# Strength of EMI to clip 1mV signal and RFI filters

#### Gpand

Joined Dec 11, 2023
82
Hi, how do you compute the strength of EMI that can clip 1mV signal from typical EKG, EMG and any standard biopotential measuring equipment? ?

Supposed the green sine wave is the 1mV signal. And the red sine wave is the EMI. What strength of the EMI before it can clip the 1mV signal such that the output (at bottom) would become distorted?

Supposed the green sine wave (top) is the 1mV signal. And the red sine wave is the RFI (radiated). What strength of the RFI before it can clip the 1mV signal such that the output (at bottom) would become distorted?

I'm talking of radiated RFI interference, not from EMI from power supply lines because I used batteries, so it is disconnected from main.

Also I most often see EMI filters to filter power lines. Can these be used also to filter radiated interferences?

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#### Pedant Engineer

Joined May 27, 2018
201
Hi, how do you compute the strength of EMI that can clip 1mV signal from typical EKG, EMG and any standard biopotential measuring equipment? ?

View attachment 316138

Supposed the green sine wave is the 1mV signal. And the red sine wave is the EMI. What strength of the EMI before it can clip the 1mV signal such that the output (at bottom) would become distorted?

Supposed the green sine wave (top) is the 1mV signal. And the red sine wave is the RFI (radiated). What strength of the RFI before it can clip the 1mV signal such that the output (at bottom) would become distorted?

I'm talking of radiated RFI interference, not from EMI from power supply lines because I used batteries, so it is disconnected from main.

Also I most often see EMI filters to filter power lines. Can these be used also to filter radiated interferences?
If you are worried about high frequency interference, that tends not to be a problem for a number of reasons: first is that for an electrode connected to a patient, the patient will shunt any rf energy to ground (remembering that your wires should be shielded and any rf that gets onto your wires will not have a lot of energy in it anyway) and second, your Instrumentation Amplifier (IA) doesn't have the bandwidth for anything beyond a few kHz or maybe a few 10s of kHz but nowhere near rf.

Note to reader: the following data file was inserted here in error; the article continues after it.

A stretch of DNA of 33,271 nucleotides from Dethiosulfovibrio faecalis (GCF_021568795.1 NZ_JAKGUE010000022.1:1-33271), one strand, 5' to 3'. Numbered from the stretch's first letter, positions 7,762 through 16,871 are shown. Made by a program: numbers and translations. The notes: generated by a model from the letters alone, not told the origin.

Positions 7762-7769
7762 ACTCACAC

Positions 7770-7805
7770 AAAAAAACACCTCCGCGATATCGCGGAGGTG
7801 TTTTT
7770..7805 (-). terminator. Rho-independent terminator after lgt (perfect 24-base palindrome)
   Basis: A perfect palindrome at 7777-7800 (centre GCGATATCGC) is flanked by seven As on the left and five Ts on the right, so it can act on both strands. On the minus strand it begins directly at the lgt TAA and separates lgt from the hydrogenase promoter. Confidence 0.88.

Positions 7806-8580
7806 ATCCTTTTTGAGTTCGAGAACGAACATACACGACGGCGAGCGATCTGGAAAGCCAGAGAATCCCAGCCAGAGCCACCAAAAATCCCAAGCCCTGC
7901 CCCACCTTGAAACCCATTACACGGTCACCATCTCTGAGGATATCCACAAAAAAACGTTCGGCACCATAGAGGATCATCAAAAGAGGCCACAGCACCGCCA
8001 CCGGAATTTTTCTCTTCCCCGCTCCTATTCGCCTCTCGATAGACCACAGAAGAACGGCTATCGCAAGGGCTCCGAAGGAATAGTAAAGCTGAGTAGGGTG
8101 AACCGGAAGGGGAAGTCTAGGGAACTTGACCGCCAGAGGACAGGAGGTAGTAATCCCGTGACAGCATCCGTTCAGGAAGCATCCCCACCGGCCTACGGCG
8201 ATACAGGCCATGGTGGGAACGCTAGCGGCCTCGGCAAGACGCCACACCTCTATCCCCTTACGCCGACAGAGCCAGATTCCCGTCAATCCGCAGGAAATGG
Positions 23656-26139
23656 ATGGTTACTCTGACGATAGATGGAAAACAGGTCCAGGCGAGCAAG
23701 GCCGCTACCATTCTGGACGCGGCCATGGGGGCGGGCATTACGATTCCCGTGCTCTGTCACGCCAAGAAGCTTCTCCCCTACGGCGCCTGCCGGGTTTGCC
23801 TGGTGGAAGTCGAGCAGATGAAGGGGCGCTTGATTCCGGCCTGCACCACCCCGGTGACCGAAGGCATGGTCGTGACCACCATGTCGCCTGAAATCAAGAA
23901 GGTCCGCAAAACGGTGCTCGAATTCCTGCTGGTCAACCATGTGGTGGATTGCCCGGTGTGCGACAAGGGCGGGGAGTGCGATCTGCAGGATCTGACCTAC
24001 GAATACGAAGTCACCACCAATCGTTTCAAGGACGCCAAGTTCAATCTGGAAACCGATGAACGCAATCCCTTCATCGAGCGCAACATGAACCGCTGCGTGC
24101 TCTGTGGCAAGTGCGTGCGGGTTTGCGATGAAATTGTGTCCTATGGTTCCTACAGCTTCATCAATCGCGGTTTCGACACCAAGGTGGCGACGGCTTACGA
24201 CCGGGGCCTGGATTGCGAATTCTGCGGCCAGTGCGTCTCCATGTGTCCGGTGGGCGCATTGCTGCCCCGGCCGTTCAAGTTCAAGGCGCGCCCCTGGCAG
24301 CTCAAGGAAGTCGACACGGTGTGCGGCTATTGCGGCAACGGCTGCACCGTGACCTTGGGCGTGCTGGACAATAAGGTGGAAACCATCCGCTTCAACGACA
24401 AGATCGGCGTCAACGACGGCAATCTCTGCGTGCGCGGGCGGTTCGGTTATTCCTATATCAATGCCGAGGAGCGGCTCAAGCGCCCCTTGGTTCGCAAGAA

Your biggest interferes will be mains frequency and bio signals you are not wanting to see.
Sitting in a typical room, there are lights overhead operating at mains frequency and voltage and the floor, unless you are in a fully timber house, the floor is likely concrete and effectively an earth plane. So if the lights are at 240V and the ceiling is 2.4m then the electric field is around 100V/m (gross simplification to demonstrate the idea). A typical IA has a very high input impedance so this 100V/m field can impose itself very easily on the patient and end up on your IA inputs where it will very easily exceed the input common mode range of the IA and you get garbage waveforms.
There are a umber of ways of dealing with this situation. An ECG (which is way easier than an EEG) uses a "right leg drive" or RLD which is an average of the left leg and right and left arm signals which is then driven onto the right leg electrode. This does two things, first is it stops the patient 'floating' to whatever the prevailing electric field can get them to, and second it forces the patient down to a voltage within the IA common mode input range. There is a little more to this though. The average of the 3 electrodes I just described is known as the Central or Wilson terminal and notionally represents a point roughly in the centre of the chest of the patient. In the ECG the inputs to the IA's are all referenced to this terminal in a typical 3 lead system. So it is almost like having an electrode inside the patient. This has implications for the waveforms but that is not so relevant to your question at this stage.
In and ECG the very high CMRR of the IA's and the way that the RLD is derived and driven means the IA's can reject the mains frequency interference which can be several volts in amplitude while the ECG signal is only 1 or 2mV.
The other issue is muscle noise which manifests itself as a relatively large but very slow (for a stationary patient) drift of the ECG waveform called a baseline drift. The baseline drift can easily be 3 or more times the ECG signal amplitude and can also be very annoying as you try to track this ECG signal wandering up and down the screen.
I mention these ECG things because I think you will have similar issues for your EEG. I am no expert in EEG systems but suspect similar principles apply. Your version of the Central terminal you could arrange to be at any point within the brain box by averaging the signals from several electrodes. You will need to 'reference' the patient either with a driven electrode of an electrode from your local 0V to an electrode directly (since you are battery powered, but beware if you have a physical comms connection for example, because then you do have exposure to mains powered circuits and your battery power will mean nothing).